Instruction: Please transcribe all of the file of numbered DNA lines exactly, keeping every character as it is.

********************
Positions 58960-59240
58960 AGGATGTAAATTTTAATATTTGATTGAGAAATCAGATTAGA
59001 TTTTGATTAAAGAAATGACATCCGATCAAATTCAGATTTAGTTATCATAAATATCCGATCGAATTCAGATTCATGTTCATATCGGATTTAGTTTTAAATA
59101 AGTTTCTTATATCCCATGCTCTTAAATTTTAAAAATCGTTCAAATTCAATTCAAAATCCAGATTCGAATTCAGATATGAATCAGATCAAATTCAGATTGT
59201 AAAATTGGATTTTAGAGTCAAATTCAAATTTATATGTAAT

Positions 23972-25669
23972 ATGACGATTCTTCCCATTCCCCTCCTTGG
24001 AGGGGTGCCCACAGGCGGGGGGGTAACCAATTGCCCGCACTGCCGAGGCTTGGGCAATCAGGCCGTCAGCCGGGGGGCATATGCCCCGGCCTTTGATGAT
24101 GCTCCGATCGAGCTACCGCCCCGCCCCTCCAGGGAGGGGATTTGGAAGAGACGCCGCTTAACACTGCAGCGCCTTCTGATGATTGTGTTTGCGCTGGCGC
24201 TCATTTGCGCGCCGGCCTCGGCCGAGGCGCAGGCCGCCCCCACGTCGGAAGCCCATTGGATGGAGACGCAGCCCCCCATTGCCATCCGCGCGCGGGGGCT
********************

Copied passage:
Positions 58960-59240
58960 AGGATGTAAATTTTAATATTTGATTGAGAAATCAGATTAGA
59001 TTTTGATTAAAGAAATGACATCCGATCAAATTCAGATTTAGTTATCATAAATATCCGATCGAATTCAGATTCATGTTCATATCGGATTTAGTTTTAAATA
59101 AGTTTCTTATATCCCATGCTCTTAAATTTTAAAAATCGTTCAAATTCAATTCAAAATCCAGATTCGAATTCAGATATGAATCAGATCAAATTCAGATTGT
59201 AAAATTGGATTTTAGAGTCAAATTCAAATTTATATGTAAT

Positions 23972-25669
23972 ATGACGATTCTTCCCATTCCCCTCCTTGG
24001 AGGGGTGCCCACAGGCGGGGGGGTAACCAATTGCCCGCACTGCCGAGGCTTGGGCAATCAGGCCGTCAGCCGGGGGGCATATGCCCCGGCCTTTGATGAT
24101 GCTCCGATCGAGCTACCGCCCCGCCCCTCCAGGGAGGGGATTTGGAAGAGACGCCGCTTAACACTGCAGCGCCTTCTGATGATTGTGTTTGCGCTGGCGC
24201 TCATTTGCGCGCCGGCCTCGGCCGAGGCGCAGGCCGCCCCCACGTCGGAAGCCCATTGGATGGAGACGCAGCCCCCCATTGCCATCCGCGCGCGGGGGCT